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Employment rate on the up but real wages shrink

Paloma Kubiak
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Paloma Kubiak

The number of people in work rose in the three months to August 2017 but real wages – adjusted for inflation – have fallen 0.4% compared to a year earlier.

The employment rate for the period was 75.1%, up from 74.5% a year earlier, according to the Office for National Statistics (ONS).

There were 32.10 million people in work during June to August 2017, 94,000 more than the preceding three months and 317,000 more than recorded in the previous year.

Unemployment over the three months was 4.3% down from 5% recorded a year earlier, with a total of 1.44 million people not in work. This level is the joint lowest since 1975 and is 52,000 fewer than for the three months to April 2017. It’s also 215,000 fewer than for a year earlier.

While the labour market data continues to show positive signs, average weekly earnings for employees in real terms (adjusted for inflation, excluding bonuses) fell by 0.4% (0.3% including bonuses). However, in nominal terms (not adjusted for inflation), average weekly earnings increased by 2.2% including bonuses and 2.1% excluding bonuses.

The average total real term pay for employees (including bonuses) was £488 a week before tax and other deductions, down from the pre-downturn peak of £522 per week recorded for February 2008. Average regular pay (excluding bonuses) was £459 per week before tax and other deductions, again lower than the pre-downturn peak of £473 per week recorded for March 2008.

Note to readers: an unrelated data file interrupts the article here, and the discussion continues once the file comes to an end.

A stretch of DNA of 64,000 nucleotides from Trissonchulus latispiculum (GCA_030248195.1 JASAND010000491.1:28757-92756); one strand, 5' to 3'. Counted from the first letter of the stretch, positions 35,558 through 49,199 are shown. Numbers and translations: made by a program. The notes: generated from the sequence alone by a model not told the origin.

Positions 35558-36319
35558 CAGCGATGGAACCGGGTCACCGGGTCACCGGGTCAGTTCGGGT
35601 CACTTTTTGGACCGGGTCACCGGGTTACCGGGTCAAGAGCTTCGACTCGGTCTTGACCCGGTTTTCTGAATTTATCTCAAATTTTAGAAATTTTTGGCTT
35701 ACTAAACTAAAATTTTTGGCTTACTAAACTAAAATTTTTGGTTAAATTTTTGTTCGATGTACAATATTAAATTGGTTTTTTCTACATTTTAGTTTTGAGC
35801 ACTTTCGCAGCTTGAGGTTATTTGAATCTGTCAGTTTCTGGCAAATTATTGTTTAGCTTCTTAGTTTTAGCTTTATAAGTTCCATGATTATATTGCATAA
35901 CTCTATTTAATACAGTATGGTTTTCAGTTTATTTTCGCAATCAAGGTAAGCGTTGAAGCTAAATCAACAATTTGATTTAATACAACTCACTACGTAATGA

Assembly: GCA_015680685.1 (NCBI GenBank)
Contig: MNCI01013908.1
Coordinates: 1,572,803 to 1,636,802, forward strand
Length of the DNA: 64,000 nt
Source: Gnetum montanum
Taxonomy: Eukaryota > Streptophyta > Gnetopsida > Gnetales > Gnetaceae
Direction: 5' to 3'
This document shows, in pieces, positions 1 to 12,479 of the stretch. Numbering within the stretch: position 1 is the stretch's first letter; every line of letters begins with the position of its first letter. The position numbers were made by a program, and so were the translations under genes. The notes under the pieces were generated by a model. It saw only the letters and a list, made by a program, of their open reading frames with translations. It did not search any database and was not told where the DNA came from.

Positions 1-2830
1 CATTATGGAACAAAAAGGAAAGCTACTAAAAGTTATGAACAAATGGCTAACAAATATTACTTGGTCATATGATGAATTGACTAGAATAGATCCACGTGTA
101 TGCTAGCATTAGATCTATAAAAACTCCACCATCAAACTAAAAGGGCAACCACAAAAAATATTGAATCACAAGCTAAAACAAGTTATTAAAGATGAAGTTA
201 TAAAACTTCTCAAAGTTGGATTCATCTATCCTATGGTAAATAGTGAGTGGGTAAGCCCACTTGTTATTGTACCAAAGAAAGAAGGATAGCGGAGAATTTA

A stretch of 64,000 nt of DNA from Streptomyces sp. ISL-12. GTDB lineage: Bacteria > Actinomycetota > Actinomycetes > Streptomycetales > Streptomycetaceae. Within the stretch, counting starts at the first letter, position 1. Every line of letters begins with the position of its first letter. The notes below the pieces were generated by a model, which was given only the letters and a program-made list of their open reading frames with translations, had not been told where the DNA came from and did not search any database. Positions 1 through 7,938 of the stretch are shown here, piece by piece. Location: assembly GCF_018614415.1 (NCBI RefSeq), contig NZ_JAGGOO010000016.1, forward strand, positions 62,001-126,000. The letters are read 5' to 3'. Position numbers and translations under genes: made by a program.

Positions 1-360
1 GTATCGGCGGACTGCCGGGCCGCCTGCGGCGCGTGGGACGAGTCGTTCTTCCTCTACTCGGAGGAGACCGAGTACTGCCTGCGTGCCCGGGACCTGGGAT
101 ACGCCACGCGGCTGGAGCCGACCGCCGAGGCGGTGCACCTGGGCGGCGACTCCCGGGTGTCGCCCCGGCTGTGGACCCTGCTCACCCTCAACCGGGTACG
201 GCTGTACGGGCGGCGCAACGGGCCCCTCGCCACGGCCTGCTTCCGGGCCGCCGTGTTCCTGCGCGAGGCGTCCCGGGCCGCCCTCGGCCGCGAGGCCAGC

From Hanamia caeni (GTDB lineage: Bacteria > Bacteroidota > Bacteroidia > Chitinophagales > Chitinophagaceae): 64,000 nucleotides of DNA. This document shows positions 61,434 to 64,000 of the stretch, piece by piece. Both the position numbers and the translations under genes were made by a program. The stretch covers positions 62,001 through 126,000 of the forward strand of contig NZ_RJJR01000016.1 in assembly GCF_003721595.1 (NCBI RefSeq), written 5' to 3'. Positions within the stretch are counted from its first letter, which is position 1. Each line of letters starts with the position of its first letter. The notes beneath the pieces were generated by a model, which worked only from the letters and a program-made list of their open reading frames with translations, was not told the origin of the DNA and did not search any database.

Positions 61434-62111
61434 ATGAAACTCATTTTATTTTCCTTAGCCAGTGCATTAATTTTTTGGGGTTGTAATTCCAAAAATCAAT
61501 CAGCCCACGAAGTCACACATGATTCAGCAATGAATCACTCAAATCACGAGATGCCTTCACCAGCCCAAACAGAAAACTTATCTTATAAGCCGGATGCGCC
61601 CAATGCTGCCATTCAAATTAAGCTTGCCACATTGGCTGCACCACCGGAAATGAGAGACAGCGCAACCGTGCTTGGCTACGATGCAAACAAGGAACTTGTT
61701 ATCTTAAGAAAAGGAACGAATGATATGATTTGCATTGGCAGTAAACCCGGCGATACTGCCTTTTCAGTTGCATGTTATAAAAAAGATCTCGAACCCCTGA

‘Gap between pay packets and costs of goods remain vast’

With yesterday’s inflation figures showing prices rising 3% over the year to September, this means pay is still shrinking in real terms, according to Maike Currie, investment director for personal investing at Fidelity International.

“Another month, another fall in real household incomes. Today’s wage growth figures show our total earnings including bonuses grew at just 2.2% in the three months to August . With yesterday’s CPI figures showing inflation spiking to an eye watering 3%, the gap between our pay packets and the cost of goods and services continues to remain vast  – our wages are not keeping up with the rising cost of living,” she said.

Currie added: “The absence of wage growth remains the missing piece of the puzzle in the UK’s slow road to recovery – high employment should be the worker’s best friend because that’s what pushes up wages. With UK unemployment at a 45-year low, one would think that workers’ bargaining power at the wage negotiation table would improve, yet earnings growth remains elusive and the UK’s workforce is getting poorer. There are many potential reasons for this ranging from poor productivity to the squeeze on public sector pay and the rise of self-employment in the so-called ‘gig economy.”

She said given the low wages and high inflation, we need our savings to work even harder in order to generate an inflation-beating return. “Even if the Bank of England does decide to pull the trigger on a November rate rise, it’s likely that the Old Lady of Threadneedle Street will only incrementally move rates up from 0.25% to 0.5%,  which will be cold comfort to income-hungry savers.”